Mar 092016

In my previous posting earlier today, concerning the Connect NC Bond, I asked where is the money coming from to promote the bond. Here is the ANSWER.

Posted yesterday to the Daily Hay Maker blog is this story:

Who’s funding the ConnectNC propaganda blitz? Oh, the folks who stand to get PAID.


Paid to Play


If you are interested in all the Connect NC investors, here is their campaign report:

2016 CONNECT NC Report

Check out this article:

Charlotte Observer: University groups and businesses give to NC bond campaign

 Posted by at 3:00 pm
Mar 092016

What’s not to love, folks? The availability of low cost money is burning a hole in our legislators pockets. It is after all an election year, spending your tax dollars is how many of them get re-elected.

Just listen to how many times they promise not to raise taxes.

Legislators love bonds, they get to spend taxpayers money without any downside! Though this bond appears to some people as just a money pit to drop everyone’s wish-list projects into.

But money is so cheap to borrow! (Que the Net Present Value of Money marching band.) “It’s cheaper to build now than 5 years from now!” It matters not whether there is need or justification for the expenditures. The bond skips all the politics. Do note the lack of Democrat opposition.

In fact, for those projects not specifically listed in the bond bill, legislators have left the dirty little details to faceless and nameless bureaucrats to decide and authorize. (Bond Rule 1: Escape the blame for spending.)

It’s all feel good stuff and we don’t have to raise your taxes.

Some folks are annoyed  about bait’n switch on road bond portion of the original proposal, legislators saying the state doesn’t need it. Not when TOLL Roads are the rage. Texas toll road bankruptcy provides warning on Monroe Bypass Besides our more responsible legislators won’t be stealing from the road trust fund anymore. Remember the one about lowering the Gas Tax?

Just look at the chart below that breaks out the bond spending. Almost a billion goes to goes to the UNC system in addition to the approximately $2.5 billion of the annual state budget.

Ask yourself how much will the annual service cost of a $1 billion in UNC new construction add to the operating costs; power, heat and maintenance? Where is the revenue coming from? Hikes in tuition?

If you scroll though the authorization bill, below, you will note funding amounts are not uniform especially for the Community Colleges. So who decides the validity of the project? The fourth arm of government – the bureaucracy.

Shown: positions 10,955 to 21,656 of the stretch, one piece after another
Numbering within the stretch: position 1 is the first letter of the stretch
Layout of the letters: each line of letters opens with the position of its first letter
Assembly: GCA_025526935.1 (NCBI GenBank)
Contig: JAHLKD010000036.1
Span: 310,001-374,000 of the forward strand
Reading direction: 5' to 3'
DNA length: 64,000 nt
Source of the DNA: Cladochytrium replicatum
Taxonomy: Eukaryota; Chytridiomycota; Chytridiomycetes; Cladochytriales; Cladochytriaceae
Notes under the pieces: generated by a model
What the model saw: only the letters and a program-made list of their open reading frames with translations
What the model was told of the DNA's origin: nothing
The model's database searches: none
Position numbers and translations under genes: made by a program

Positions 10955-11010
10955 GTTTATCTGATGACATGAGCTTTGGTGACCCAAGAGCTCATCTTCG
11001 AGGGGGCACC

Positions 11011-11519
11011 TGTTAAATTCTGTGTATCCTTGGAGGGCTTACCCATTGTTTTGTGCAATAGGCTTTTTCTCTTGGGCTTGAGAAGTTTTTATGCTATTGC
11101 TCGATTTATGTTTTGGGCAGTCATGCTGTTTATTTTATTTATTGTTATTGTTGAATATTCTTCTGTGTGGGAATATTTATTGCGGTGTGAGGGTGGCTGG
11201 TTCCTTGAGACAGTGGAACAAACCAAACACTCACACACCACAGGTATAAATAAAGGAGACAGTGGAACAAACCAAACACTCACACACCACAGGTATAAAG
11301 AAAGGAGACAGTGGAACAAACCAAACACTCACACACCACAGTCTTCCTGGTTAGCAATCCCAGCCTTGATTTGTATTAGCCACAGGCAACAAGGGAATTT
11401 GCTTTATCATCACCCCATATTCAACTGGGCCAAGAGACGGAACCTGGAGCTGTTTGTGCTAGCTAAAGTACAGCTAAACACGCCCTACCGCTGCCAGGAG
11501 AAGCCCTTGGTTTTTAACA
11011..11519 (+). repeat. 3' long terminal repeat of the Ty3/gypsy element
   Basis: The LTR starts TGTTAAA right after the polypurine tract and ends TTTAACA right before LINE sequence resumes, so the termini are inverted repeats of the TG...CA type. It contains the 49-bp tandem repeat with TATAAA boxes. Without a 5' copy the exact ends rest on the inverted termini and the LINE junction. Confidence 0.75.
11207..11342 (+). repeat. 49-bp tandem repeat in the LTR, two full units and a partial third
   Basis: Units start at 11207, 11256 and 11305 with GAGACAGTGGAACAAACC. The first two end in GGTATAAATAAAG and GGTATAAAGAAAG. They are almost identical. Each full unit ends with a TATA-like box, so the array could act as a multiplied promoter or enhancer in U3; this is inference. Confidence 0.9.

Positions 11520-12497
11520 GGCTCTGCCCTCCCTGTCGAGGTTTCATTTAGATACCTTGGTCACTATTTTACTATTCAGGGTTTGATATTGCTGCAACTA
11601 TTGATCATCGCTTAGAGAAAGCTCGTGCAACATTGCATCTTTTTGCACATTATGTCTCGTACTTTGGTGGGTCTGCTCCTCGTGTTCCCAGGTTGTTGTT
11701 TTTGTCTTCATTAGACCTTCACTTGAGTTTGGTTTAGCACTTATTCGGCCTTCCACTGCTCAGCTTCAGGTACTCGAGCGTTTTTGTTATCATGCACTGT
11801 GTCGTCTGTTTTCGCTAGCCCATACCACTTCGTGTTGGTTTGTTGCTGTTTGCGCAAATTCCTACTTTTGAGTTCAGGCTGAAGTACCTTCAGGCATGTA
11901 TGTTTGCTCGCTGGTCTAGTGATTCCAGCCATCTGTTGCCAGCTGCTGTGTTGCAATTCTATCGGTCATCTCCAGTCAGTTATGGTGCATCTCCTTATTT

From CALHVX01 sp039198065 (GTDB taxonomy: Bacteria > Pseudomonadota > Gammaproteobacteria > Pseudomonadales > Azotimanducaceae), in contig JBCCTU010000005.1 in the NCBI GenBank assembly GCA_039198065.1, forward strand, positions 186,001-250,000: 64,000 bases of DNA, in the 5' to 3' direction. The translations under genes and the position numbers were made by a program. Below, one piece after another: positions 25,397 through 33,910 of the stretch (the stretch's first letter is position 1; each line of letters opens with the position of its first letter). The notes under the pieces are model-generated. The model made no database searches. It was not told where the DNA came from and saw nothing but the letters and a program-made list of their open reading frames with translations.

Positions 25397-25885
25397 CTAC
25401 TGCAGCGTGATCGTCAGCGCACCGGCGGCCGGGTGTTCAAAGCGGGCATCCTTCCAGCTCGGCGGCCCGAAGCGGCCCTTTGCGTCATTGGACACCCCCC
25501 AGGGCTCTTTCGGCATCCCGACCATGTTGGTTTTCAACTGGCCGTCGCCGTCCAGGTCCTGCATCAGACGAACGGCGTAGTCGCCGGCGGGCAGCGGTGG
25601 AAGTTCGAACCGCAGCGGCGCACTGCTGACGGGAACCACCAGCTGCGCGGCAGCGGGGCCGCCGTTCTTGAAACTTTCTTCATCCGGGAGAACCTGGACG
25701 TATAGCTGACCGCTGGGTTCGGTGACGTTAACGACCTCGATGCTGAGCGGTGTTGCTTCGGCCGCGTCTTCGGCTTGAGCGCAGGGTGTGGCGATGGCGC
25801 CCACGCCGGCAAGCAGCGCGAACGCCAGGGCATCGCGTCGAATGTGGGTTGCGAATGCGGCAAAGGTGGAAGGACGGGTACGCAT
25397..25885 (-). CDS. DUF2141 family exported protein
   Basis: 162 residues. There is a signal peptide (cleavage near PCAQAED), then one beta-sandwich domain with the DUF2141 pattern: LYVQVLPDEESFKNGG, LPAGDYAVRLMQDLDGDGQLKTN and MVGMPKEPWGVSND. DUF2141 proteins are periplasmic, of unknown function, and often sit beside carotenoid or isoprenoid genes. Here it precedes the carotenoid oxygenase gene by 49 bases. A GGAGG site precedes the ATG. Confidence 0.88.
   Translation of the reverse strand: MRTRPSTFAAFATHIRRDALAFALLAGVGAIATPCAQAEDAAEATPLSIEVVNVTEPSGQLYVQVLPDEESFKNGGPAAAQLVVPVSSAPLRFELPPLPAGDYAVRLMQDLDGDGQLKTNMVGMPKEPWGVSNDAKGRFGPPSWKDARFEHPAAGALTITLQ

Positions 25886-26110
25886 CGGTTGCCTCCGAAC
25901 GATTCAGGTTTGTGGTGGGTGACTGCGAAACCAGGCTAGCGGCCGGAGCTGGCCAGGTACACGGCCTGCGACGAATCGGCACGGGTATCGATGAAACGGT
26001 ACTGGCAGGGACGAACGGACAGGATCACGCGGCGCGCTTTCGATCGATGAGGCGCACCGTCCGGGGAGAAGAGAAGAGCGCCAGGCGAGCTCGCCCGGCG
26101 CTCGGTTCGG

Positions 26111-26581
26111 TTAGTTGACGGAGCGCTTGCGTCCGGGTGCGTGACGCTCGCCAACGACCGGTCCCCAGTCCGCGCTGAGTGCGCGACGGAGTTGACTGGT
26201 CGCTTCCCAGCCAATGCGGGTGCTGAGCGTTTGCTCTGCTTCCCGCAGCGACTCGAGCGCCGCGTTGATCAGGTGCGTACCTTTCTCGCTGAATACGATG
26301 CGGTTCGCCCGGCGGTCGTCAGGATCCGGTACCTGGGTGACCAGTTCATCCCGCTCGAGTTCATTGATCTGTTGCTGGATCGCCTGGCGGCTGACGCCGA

I posted this link on the VSO Facebook page: What is the university system hiding on Connect N.C. bond? This letter to the editor is by NC House Rep. Mark Brody (R-55). Rep. Brody writes about the UNC system expenditures with a number of concise bullet points concerning the waning student enrollment.

1. Eight of the campuses receiving $679 million total have increased student population over the last six years, but at a paltry rate, most less than 2 percent total for the six-year period, two campuses growing less than 1 percent total over the last six years (2010-15).

2. The other five campuses receiving $246 million total have lost student population over the last six years, the least by 1.05 percent and the highest by 24 percent.

3. The classroom vacancy rate for the eight campuses increasing student population ranges from 26.8 percent to 53.8 percent and the lab vacancy rate ranges from 24.1 percent to 41.9 percent.

4. The classroom vacancy rate for the five campuses decreasing in student population ranges from 31.8 percent to 51.6 percent and the lab vacancy rate ranges from 23.9 percent to 47.3 percent.

“Build it and they will may come.”

NC Choice Bond spending

I have recommended that voters vote against the bond, because the legislators cannot justify or show need in many cases for the expenditures. Nor can the $100 million annual debt service be justified, in addition the outstanding bonds repayments already being paid every year.